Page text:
For more summers than we’d care to count, Sacramentans believed it was inevitable that people would drown in the Sacramento and American rivers.
Between 1962 and 1973, those waterways claimed 71 lives. Warning signs were posted on the riverbanks, but few read them. Free life jackets were provided, but few put them on. Hiring lifeguards was often discussed, but never acted upon.
And so, last year, another 13 swimmers drowned, including at least 11 during the hot months – more than twice as many as in an average year of the past decade.
What a difference a year can make. This summer, no one swimming or playing in the water appears to have drowned between Memorial Day and Labor Day along the rivers, according to preliminary coroner’s statistics. That’s right. Zero.
Driven by the headlines of last summer, including the tragic story of 19-year-old Jagjit Basra, who died valiantly trying to save his nephews, Sacramento County supervisors finally deployed an effective strategy against drowning.
“There was a lot of thought to figure out what we were going to do differently after the tragic circumstances of last year,” Supervisor Phil Serna said. “We weren’t going to do nothing.”
They spent $25,000 to have volunteer Drowning Accident Rescue Teams patrol the waterways in boats in case someone went under, particularly near Tiscornia Beach, where the American and Sacramento rivers converge. And a dozen people did go under, but they were rescued.
Given that many of those who drowned last year were drinking, the county also instituted several alcohol bans over the summer to discourage stupid behavior and reduce the number of calls for emergency rescues.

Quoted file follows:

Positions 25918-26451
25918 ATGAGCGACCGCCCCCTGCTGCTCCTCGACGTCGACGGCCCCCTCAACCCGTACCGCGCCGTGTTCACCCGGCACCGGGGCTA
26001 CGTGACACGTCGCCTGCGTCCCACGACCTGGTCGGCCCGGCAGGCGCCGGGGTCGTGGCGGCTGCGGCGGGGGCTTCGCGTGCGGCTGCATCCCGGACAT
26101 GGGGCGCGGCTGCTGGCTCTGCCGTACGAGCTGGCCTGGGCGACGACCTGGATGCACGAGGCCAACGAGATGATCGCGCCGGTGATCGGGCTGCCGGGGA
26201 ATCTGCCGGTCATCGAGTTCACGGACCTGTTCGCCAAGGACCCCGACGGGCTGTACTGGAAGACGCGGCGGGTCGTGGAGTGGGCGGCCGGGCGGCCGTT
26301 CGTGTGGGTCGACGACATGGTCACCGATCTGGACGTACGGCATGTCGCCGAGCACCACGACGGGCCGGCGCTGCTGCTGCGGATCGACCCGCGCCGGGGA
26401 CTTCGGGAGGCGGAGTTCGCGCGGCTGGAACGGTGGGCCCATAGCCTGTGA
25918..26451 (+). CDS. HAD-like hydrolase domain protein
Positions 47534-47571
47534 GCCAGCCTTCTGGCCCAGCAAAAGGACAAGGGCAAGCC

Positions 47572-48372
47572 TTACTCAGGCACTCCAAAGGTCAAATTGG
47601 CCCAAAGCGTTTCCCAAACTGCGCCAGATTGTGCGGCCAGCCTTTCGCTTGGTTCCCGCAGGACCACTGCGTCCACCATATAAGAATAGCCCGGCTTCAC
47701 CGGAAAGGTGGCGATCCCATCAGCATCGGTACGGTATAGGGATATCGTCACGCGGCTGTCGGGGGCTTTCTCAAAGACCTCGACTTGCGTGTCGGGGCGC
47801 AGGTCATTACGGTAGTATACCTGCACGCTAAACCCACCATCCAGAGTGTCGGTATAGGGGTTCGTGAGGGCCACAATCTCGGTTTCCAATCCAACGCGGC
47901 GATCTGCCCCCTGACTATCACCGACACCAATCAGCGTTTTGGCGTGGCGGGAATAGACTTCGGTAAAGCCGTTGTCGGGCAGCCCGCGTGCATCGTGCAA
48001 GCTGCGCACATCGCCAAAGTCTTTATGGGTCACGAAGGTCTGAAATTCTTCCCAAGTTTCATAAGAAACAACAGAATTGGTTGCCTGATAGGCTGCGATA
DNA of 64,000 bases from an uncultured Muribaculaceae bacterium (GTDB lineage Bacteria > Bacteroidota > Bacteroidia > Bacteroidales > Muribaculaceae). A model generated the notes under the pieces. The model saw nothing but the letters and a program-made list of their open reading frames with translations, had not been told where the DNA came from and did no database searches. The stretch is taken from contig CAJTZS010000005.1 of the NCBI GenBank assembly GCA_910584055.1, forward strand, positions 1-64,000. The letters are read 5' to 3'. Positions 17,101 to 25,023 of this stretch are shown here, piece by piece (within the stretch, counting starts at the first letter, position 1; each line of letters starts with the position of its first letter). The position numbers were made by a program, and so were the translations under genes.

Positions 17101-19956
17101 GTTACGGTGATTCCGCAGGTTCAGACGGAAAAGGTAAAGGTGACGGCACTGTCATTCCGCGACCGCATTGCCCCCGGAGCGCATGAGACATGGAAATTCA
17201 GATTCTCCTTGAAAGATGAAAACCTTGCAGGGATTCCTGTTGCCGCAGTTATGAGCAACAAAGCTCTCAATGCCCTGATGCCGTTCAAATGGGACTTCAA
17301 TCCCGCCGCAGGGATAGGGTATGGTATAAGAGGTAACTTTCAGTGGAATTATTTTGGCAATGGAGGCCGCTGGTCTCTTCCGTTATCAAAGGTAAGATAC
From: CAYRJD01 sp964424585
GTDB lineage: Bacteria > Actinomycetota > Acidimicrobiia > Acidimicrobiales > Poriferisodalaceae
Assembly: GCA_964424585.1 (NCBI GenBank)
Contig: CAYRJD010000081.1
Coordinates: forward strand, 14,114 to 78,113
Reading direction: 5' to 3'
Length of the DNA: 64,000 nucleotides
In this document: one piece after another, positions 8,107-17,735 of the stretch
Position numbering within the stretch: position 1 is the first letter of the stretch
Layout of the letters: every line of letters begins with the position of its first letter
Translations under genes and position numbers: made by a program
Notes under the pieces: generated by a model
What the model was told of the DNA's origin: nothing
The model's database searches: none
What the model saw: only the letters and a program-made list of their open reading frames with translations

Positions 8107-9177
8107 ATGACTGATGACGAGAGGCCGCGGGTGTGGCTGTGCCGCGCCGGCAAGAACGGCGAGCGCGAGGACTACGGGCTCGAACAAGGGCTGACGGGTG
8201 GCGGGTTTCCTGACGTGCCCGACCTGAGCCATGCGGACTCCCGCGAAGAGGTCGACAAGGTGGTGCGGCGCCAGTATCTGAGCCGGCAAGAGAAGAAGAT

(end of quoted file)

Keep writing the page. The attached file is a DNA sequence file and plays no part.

For the sober, supervisors paid to erect more signs warning people of the dangers, supply 2,500 additional life jackets, and deploy park rangers along riverbanks to prod adults into wearing life jackets and tell parents that children are legally required to do the same.
“Last year, we’d go out and no one would have a life vest on,” Jim Remick, chief logistician and a rescue diver, told The Bee’s Nashelly Chavez. “This year, people were a lot more cooperative and had them on without even having to be prompted to.”
But perhaps the most dramatic change was the “Life Looks Good on You” marketing campaign aimed at young men – the demographic that had dominated last year’s drowning statistics. The county also revived its “Kids Don’t Float” campaign, which targets parents of young children.
“This year, looking back, it paid off for the community,” Serna said. “It’s not often we can say well, ‘We thought carefully about an intervention and the intervention, it seems, was a clear success.’ So how do we capitalize on that success?”
Indeed, the trick will be to keep it going next summer. Now that Sacramento County has proved it’s possible to prevent drownings, the challenge will be to make sure swimmers don’t slide back into old habits.
So far, so good. In the county budget passed this week, the Board of Supervisors allocated another $25,000 for the same marketing campaigns next summer. Serna also chipped in an additional $25,000 from his district’s discretionary fund. That money could be used to add divers to the DART rescue teams, expand the number of days they operate per week or maybe to purchase better equipment.
Whatever it takes to save lives.
By the numbers
An annual tally of people who have drowned in Sacramento County rivers:
- Sacramento River: 2
- American River: 4
- Sacramento River: 4
- American River: 7
- Sacramento River: 7
- American River: 6
Source: Sacramento County Coroner’s Office